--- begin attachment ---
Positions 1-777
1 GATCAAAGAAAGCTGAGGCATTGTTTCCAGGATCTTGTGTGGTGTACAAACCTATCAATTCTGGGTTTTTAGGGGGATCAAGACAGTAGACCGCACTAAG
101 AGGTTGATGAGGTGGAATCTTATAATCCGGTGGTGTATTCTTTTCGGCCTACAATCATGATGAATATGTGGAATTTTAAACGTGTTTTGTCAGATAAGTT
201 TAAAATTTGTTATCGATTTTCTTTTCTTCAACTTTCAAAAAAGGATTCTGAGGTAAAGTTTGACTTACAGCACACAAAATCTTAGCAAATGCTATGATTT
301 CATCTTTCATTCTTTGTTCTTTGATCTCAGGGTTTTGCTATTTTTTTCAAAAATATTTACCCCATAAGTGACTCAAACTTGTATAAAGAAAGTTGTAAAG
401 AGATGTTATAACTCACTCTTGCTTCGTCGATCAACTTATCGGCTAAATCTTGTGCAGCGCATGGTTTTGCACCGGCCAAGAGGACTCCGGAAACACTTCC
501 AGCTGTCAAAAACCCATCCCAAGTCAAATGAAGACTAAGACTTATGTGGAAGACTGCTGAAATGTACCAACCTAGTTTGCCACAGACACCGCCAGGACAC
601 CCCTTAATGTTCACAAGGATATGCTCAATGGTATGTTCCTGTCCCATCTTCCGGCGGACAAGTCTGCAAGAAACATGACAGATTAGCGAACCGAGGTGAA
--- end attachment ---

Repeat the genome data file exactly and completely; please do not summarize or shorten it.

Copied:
Positions 1-777
1 GATCAAAGAAAGCTGAGGCATTGTTTCCAGGATCTTGTGTGGTGTACAAACCTATCAATTCTGGGTTTTTAGGGGGATCAAGACAGTAGACCGCACTAAG
101 AGGTTGATGAGGTGGAATCTTATAATCCGGTGGTGTATTCTTTTCGGCCTACAATCATGATGAATATGTGGAATTTTAAACGTGTTTTGTCAGATAAGTT
201 TAAAATTTGTTATCGATTTTCTTTTCTTCAACTTTCAAAAAAGGATTCTGAGGTAAAGTTTGACTTACAGCACACAAAATCTTAGCAAATGCTATGATTT
301 CATCTTTCATTCTTTGTTCTTTGATCTCAGGGTTTTGCTATTTTTTTCAAAAATATTTACCCCATAAGTGACTCAAACTTGTATAAAGAAAGTTGTAAAG
401 AGATGTTATAACTCACTCTTGCTTCGTCGATCAACTTATCGGCTAAATCTTGTGCAGCGCATGGTTTTGCACCGGCCAAGAGGACTCCGGAAACACTTCC
501 AGCTGTCAAAAACCCATCCCAAGTCAAATGAAGACTAAGACTTATGTGGAAGACTGCTGAAATGTACCAACCTAGTTTGCCACAGACACCGCCAGGACAC
601 CCCTTAATGTTCACAAGGATATGCTCAATGGTATGTTCCTGTCCCATCTTCCGGCGGACAAGTCTGCAAGAAACATGACAGATTAGCGAACCGAGGTGAA